Military leaders loves to take their troops into the backwoods for a quick impromptu land navigation class. Even when troops should be gearing up for combat in desert environments, they still teach them how to survive in forests. There is a lot of cross-over things to consider, regardless of where you’re at — like seeking shelter, finding water and food, how to create warmth, and survive the elements.
While it’s great to have these skills in your hip pocket, it can also make you way too intense when you go camping with your civilian friends. They will, however, make you just the right amount of intense when you play a survival game.
(DayZ by Bohemia Interactive)
There are plenty of different survival games to choose from in nearly any style. You’ve got your “seems retro but is just cheap” style, your “indie art-house” style, and your “beautiful but will eventually leave Early Access” style. Doesn’t matter what the aesthetics look like, the games all follow the same formula. They all could be played for months on a single life or just a quick match.
Whichever game you pick will almost always put you in some landscape all by your lonesome with nothing on your person. First thing you’ve got to do is build some sort of shelter as your base camp. You’ll always find loose wood around that makes for a perfect stand-to.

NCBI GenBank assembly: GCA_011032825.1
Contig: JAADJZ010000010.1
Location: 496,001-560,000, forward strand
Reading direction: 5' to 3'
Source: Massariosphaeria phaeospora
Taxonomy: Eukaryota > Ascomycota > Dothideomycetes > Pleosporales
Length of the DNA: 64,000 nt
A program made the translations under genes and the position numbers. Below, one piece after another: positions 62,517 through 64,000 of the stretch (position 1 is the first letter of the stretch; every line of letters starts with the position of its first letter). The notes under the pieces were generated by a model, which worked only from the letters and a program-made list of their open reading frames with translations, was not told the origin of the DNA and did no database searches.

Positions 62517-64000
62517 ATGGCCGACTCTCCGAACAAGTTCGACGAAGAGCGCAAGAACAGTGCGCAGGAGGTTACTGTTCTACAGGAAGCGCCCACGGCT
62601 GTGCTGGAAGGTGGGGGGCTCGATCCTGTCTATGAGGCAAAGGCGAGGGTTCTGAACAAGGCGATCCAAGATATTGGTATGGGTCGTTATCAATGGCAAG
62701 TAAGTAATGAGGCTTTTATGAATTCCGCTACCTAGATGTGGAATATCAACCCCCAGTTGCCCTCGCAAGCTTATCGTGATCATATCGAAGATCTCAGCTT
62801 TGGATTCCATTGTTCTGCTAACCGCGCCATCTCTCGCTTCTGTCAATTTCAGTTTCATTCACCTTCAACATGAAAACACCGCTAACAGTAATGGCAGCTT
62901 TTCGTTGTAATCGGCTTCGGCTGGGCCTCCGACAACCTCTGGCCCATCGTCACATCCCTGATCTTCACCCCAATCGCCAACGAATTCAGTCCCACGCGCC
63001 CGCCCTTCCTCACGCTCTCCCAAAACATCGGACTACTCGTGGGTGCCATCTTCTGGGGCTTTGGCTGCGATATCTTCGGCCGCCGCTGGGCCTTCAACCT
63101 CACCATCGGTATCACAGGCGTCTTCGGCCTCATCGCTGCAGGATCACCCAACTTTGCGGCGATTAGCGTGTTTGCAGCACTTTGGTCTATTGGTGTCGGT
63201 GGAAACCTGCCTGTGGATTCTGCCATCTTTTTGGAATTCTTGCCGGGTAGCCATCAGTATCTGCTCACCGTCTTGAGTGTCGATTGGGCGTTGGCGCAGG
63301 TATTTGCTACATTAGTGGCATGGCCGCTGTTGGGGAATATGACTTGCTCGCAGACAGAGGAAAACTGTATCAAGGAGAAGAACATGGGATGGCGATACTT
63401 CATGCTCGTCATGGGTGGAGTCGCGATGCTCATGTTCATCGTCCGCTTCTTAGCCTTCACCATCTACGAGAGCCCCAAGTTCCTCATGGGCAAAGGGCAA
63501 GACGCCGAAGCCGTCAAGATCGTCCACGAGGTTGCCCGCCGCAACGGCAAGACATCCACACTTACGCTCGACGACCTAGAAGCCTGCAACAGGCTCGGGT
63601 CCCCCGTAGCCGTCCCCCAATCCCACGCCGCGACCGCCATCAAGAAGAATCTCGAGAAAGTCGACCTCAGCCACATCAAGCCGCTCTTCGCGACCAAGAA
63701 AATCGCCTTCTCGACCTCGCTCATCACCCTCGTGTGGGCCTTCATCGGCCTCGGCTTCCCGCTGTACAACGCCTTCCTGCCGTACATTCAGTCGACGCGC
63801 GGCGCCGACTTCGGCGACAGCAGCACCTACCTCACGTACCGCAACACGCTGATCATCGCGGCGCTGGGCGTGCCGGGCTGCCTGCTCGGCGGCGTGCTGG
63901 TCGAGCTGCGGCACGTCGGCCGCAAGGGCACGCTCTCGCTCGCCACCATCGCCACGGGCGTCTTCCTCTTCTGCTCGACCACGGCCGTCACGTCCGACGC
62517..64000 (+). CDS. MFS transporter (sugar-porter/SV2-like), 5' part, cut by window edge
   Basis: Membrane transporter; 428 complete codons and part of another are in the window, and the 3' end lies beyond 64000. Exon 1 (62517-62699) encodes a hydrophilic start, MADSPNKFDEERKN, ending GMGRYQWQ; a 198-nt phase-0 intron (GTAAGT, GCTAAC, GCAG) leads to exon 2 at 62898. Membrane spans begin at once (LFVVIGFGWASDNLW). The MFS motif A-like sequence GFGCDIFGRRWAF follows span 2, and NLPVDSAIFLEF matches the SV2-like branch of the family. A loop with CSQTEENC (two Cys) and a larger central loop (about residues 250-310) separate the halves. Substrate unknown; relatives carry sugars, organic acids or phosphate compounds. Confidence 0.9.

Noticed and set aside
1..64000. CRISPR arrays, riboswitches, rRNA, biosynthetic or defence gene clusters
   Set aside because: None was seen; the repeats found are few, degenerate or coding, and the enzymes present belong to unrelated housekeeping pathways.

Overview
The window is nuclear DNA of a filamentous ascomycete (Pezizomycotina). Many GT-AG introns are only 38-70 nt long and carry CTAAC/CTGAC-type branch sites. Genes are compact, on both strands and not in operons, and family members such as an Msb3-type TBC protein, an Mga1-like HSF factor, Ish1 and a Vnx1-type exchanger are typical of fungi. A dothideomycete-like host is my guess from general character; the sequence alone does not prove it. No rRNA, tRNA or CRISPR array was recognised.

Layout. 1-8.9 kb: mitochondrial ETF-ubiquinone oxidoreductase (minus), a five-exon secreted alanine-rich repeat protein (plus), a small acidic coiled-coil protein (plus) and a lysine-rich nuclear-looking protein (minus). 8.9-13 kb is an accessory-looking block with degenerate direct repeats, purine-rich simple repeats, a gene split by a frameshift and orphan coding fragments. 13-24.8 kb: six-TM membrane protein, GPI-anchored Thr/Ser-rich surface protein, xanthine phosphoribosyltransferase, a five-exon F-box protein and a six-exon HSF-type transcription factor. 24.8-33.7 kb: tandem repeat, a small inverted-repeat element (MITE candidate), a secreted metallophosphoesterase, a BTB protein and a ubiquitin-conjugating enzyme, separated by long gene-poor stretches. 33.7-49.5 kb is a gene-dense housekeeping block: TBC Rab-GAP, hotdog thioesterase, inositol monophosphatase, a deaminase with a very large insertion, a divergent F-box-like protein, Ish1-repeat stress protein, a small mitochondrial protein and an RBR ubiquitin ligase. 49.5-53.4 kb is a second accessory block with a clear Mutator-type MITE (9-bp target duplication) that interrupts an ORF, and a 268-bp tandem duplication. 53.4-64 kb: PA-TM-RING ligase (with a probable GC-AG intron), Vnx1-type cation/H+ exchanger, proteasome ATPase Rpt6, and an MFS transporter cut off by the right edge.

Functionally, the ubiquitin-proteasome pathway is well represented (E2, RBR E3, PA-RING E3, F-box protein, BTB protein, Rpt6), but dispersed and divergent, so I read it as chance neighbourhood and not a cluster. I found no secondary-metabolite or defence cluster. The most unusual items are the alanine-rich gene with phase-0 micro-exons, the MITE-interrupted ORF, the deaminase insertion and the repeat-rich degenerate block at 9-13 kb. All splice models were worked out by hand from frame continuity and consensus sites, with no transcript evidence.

(Minecraft by Mojang)
Just like in real life, the next thing you have to do is find water and food. Hopefully you’ve built your shelter somewhere near a river and the food won’t follow too far behind. Unlike the real world, many of these games don’t take in water purification as a game mechanic so you’re set. It’s ill-advised to try this approach in real life.
While the games differ greatly, one of the few common tactics among survival games is building fire and torches. In real life, the torches provide warmth and light to find your way through the dark but they’re much harder to create than in game. Because you might not know what’s out there, a campfire is good enough until morning.
(Conan Exiles by Funcom)
Once you’ve got those three basic survival skills out of the way, then you can move onto whatever the objective of the game actually is. Typically, it’s just build cool things or fight mythical creatures, but in real life your goal should be to get to civilization.
(Ark: Survival Evolved by Kayd Hendricks)